London - A food bank has been set up to help non-playing staff at troubled Bolton who have gone without pay as the club slipped into administration.
Staff of the club and those from the Bolton Whites hotel have gone without pay for six weeks as they await their April salaries.
The club's chaplaincy and Community Trust came together to set up the food bank two weeks ago, and have received donations from several local businesses and charities, as well as one local Championship club.
"Obviously when people have not been paid for a period of time you just know they will be living to their means," said club chaplain Phil Mason.
"There is a lot of anxiety from staff who are concerned about how they are going to pay the bills, how they cope without pay for a period of time and not knowing when that was going to be resolved."
The bank, which has been set up in a private space within the University of Bolton Stadium, has food, toiletries and other provisions such as nappies for those staff with young families.
Bolton chairman Ken Anderson withdrew funding for the club several weeks ago and a proposed takeover from Laurence Bassini collapsed, forcing the club into administration after their relegation to League One had already been confirmed.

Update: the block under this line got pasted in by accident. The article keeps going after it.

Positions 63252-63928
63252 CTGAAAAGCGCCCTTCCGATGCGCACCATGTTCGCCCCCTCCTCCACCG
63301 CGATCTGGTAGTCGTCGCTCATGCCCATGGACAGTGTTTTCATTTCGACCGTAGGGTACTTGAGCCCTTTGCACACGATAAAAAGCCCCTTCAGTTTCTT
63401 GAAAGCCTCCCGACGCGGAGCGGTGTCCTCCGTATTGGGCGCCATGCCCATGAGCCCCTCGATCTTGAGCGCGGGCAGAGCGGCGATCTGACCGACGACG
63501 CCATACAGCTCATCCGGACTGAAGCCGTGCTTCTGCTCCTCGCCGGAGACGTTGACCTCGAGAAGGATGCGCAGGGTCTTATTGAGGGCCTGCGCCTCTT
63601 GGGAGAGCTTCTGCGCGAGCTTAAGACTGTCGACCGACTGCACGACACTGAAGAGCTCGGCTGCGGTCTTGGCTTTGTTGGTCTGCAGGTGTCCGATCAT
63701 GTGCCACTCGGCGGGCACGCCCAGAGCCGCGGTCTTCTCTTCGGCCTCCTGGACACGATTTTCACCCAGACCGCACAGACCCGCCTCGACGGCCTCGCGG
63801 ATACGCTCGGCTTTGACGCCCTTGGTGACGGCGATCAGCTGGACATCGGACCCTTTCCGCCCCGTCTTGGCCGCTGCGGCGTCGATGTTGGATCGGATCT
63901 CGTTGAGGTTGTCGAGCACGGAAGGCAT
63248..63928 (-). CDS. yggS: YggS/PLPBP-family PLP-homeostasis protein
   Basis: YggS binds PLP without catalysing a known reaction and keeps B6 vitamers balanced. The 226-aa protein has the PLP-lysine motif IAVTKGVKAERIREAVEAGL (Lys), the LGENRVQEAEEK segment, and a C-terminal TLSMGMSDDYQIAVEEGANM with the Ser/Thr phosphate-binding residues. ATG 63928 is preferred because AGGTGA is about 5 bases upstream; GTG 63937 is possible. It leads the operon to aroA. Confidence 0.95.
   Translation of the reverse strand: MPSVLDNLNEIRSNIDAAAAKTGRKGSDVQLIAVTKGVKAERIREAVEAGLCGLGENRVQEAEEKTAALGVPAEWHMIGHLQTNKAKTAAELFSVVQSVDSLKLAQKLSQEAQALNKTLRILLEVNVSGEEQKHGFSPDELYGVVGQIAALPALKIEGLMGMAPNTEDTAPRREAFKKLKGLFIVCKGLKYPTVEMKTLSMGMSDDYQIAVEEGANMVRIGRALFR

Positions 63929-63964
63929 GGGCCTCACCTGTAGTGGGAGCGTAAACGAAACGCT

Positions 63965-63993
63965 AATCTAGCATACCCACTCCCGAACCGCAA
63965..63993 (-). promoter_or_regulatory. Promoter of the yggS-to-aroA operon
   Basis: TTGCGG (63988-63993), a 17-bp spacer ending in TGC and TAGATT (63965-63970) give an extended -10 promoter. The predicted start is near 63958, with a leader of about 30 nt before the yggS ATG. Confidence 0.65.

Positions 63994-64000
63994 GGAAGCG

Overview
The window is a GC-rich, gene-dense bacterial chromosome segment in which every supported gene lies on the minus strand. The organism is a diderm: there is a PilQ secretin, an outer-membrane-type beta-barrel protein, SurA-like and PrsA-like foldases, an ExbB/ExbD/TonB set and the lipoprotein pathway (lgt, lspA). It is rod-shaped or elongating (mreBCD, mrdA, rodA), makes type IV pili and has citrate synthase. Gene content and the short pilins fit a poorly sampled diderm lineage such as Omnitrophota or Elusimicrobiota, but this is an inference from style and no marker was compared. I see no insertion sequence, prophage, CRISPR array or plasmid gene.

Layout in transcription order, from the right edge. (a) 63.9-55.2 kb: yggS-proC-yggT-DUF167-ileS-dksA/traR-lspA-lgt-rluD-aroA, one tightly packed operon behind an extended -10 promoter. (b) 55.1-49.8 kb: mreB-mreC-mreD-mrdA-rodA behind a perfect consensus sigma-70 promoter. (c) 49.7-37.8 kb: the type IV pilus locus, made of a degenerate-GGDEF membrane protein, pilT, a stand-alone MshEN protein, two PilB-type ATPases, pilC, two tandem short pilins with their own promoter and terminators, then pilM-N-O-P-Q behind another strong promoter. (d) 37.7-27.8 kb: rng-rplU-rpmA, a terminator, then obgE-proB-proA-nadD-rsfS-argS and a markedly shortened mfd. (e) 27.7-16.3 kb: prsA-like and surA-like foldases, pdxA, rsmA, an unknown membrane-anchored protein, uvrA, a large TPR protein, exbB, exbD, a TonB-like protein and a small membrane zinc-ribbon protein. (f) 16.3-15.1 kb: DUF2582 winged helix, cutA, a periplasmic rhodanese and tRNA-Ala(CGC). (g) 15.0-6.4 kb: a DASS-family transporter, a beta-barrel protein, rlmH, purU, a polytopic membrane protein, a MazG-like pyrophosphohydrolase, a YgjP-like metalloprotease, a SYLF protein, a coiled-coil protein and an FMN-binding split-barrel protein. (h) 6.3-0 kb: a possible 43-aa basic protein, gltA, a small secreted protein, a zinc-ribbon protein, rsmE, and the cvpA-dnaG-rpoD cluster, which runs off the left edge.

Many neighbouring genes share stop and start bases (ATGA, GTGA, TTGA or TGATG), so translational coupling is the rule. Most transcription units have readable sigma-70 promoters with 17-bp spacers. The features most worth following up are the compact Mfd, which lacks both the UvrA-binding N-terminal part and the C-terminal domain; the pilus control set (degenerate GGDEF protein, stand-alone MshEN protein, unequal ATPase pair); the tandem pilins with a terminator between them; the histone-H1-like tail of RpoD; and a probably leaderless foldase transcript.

The cash-strapped club were unable to fulfil their final home league game of the season against Brentford after the players went on strike in protest at unpaid wages.
Playing staff have not been paid since February, and have received support from the Professional Footballers' Association.
The club will start next season with a 12-point deduction and still owe more than £1 million to tax authorities.
The Whites Hotel has been closed since May 1 but several other club staff have continued to work despite not being paid.
"I've been overwhelmed by the fact that in spite of not being paid they've stuck with the club," Mason said.
"They've made a commitment every day to come into work and shown incredible tenacity and passion for this club, recognising it is in difficulty but still sticking with it and as a consequence, we felt it was very important to give them as much support as we could."